Horse colic: prevention is better than cure

Horse colic is a serious matter. The horse's digestive system works very efficiently, and is rarely upset if the right conditions are met to a reasonable degree. If they are not met however and colic occurs, it is always painful, and often extremely painful, for the horse. Interestingly, although only 10% of cases are fatal, colic is still the cause of 90% of all horse death. This shows what a very big problem it actually is.

The most common reason for fatality is when a section of the gut 'twists' or flips over. This is not wholly understood, and may be caused by impaction, or indeed it may cause impaction which freezes the gut movement. People used to think it was caused by violent behavior i.e rolling from the pain, but this is difficult to prove or disprove. In any case when the circulation to this area is compromised the gut may die, and without surgery the horse will die. Surgery is possible if action is taken quickly enough, but the chances of a full recovery are never good because complications such as infection and adhesions forming are common even if the initial operation is successful.

The fact is that it need not happen in the first place. A healthy digestive system is not susceptible to such an extreme dysfunction. In the case of horse colic, the adage 'Prevention is better than cure' has never been more true.

We have not had a serious horse colic in over fifteen years, and we would consider it unusual if we had more than a few very minor ones in a year.

We did lose a horse 25 years ago in horrific circumstances. He had been starved and died in agony from a twisted gut due to worm damage, thankfully he is the only horse we have lost to colic.

These suggestions are not particular to colic prevention, they are simply good horse management and they will help your horse stay healthier in all ways.

  • Try not to let your horse go without forage (hay, grass, haylage etc.) for longer than two hours. Even straw is better than nothing - think carefully before changing the bedding to wood shavings if your horse is supplementing his diet a lot with straw. Many people do not realize that horses left with a hay-net at night, even in the early evening, may finish it by 8, 9 or 10 o clock at night and will then go literally nine or ten hours with nothing more to eat! This really is asking for trouble. Obviously when they are outside they can always (unless they are on a patch of dirt) go and pick at something when they need to. They know when they need to eat. This is a very good reason for not keeping horses in stables for long periods.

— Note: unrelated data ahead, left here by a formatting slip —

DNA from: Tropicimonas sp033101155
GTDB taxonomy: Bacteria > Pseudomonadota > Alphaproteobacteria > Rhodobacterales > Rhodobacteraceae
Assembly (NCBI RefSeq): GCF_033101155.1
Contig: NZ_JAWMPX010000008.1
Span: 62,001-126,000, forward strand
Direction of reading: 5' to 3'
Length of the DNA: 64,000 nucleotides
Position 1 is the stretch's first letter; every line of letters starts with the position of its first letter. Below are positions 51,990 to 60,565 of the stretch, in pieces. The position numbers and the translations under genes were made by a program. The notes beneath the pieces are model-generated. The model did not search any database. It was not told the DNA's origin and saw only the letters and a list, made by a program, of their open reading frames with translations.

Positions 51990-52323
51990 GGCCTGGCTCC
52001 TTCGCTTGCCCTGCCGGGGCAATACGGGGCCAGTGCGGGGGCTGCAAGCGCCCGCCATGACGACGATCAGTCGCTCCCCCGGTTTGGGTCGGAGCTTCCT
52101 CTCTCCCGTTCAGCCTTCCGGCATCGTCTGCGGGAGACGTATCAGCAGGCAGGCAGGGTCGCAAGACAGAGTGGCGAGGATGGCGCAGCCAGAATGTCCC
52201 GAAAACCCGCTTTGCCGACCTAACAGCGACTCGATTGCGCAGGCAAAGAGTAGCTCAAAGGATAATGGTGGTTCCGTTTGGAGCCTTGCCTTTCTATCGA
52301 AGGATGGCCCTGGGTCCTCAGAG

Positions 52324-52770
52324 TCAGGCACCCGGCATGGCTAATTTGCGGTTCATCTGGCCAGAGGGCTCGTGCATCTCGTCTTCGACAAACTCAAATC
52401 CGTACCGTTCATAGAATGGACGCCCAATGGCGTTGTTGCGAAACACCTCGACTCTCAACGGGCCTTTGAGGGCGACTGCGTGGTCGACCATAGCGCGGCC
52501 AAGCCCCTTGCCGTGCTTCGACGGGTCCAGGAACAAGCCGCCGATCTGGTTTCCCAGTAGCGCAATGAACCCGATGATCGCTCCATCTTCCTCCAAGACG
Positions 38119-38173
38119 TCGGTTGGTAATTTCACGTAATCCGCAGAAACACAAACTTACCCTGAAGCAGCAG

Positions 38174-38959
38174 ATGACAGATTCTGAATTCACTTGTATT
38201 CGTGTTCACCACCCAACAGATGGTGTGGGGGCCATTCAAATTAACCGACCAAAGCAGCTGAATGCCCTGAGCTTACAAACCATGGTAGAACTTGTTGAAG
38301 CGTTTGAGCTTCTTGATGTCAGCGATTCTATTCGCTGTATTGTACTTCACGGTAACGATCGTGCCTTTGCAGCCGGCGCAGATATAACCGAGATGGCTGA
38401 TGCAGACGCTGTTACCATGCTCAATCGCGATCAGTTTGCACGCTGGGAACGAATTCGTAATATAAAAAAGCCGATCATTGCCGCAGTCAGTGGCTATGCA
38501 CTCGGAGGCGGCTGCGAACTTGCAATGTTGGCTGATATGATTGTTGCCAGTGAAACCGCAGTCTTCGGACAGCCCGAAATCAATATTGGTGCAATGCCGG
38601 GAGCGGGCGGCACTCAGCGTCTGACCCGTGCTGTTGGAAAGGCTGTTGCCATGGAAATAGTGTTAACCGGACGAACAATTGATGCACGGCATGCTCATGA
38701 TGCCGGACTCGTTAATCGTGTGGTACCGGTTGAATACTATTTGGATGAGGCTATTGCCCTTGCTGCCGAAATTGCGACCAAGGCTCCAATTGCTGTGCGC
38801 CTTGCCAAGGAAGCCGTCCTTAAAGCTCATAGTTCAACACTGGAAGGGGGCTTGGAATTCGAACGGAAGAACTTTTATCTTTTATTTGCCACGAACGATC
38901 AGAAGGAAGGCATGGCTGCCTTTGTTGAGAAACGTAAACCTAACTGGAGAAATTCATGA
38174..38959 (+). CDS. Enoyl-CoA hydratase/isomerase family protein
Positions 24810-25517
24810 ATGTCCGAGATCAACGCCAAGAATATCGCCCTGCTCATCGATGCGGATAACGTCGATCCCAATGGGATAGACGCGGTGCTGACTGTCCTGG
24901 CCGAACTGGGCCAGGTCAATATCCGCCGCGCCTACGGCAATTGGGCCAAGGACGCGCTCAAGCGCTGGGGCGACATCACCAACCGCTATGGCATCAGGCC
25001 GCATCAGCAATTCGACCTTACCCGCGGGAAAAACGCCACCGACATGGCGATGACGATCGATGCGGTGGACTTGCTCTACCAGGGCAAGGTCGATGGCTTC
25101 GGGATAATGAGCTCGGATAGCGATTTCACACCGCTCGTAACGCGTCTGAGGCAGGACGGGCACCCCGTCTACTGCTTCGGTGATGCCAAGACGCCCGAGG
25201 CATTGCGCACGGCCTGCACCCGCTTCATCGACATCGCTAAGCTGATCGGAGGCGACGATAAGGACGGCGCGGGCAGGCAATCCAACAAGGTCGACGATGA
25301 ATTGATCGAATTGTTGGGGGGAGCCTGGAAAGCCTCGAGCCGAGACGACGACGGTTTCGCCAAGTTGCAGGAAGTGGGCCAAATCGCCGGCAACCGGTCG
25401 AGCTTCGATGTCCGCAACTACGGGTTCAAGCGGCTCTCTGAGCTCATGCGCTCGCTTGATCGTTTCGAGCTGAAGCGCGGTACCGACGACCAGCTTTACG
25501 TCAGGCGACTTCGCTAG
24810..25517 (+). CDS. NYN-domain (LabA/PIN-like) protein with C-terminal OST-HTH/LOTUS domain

• Another good reason for limiting the amount of confinement to the stable is that horses are adapted to move. Movement stimulates their system, in fact the lymph system relies entirely on movement to function, which is why legs will often swell up when horses are stabled overnight. The horses feet are four pumps to recirculate blood back to the heart and they can't do this efficiently if the horse can't move. Shoes don't help either of course. Movement is the best therapy for a horse's digestive system - moving and eating, eating and moving. Look at Our Paddock Paradise for a way of creating an environment for your horse which encourages movement and social interaction.